Dr. Steven Rueda is one of the most sought after doctors for mallet finger treatment in Palm Beach. This condition refers to an injury to an extensor tendon in the finger. This injury results in inability to extend the finger joint closest to the nail. It received the name mallet, which means hammer, to describe the appearance of the finger after injury.
WHAT CAUSES MALLET FINGER?
The injury typically occurs when the fingertip is forcefully bent down, and the tendon tears from its insertion on the bone. When torn, the tendon can fully tear away from the bone or pull a bone chip with it. Those that pull a piece of bone with the tendon are known as “bony mallet”. It is commonly seen in baseball players and is also known as baseball finger.
MALLET FINGER PROCEDURE
Joint pinning surgery places a wire through the bones to internally immobilize the joint. It acts similar to the way an external splint would, but in this case remains internal, is less bulky, and usually more reliable. It is kept for 6-8 weeks and then removed in the office. Joint fusion surgery is the last treatment option and rarely performed. If all prior treatment methods have failed and the patient still wants correction of the droopy tip, joint fusion is an option. This surgery removes the cartilage from the joint next to the nail, and fuses the bones together. After healing the finger appears straight and not droopy.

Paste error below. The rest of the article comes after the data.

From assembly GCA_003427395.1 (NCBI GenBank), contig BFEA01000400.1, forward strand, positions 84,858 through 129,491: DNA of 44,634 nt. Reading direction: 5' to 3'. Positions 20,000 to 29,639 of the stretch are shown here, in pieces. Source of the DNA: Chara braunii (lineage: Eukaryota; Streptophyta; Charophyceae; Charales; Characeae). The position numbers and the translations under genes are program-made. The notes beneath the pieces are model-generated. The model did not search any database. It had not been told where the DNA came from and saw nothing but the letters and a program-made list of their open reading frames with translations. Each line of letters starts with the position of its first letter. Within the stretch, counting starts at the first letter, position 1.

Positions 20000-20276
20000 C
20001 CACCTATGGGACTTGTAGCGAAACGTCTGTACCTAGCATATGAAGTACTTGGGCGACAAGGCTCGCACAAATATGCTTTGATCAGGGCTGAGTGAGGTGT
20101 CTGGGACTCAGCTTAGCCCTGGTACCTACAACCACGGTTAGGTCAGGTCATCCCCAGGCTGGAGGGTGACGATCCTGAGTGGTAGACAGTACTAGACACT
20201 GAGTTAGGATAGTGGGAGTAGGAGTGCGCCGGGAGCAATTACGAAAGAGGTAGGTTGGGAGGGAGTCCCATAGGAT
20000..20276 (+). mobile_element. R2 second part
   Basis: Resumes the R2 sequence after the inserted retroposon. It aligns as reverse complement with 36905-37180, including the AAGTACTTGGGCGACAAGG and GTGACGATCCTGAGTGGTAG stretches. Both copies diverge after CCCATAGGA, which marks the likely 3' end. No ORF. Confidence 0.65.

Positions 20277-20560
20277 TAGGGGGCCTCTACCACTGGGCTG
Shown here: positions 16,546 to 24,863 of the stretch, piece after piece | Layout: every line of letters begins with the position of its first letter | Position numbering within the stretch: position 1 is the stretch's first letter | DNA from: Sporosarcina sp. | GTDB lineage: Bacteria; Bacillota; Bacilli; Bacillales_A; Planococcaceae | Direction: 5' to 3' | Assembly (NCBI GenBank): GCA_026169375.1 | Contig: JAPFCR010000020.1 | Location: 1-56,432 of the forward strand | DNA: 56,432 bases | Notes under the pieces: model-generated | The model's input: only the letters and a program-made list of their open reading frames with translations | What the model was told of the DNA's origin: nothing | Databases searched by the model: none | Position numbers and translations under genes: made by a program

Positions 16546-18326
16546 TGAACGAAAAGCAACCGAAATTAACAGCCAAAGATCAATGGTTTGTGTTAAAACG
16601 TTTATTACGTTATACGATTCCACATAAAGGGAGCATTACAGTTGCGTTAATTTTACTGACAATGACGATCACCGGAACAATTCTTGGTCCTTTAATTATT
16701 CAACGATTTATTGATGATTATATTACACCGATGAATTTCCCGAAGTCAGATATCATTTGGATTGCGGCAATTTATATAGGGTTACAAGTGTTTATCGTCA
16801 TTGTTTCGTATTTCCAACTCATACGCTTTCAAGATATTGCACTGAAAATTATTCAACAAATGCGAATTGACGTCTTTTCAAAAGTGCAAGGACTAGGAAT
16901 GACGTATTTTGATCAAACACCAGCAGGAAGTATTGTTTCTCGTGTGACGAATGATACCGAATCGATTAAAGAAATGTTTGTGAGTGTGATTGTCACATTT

A puncture to fit a 1.1mm wire at the fingertip
Made and hidden on creases on the back of the finger just behind the nail
Frequently Asked Questions (FAQ)
The majority of patients with mallet finger can be treated without surgery with an extension splint. This splint is worn continuously anywhere from 4-8 weeks depending on the type of mallet. Surgery is only advised if splinting fails or if there is a large bone fragment associated with the mallet finger.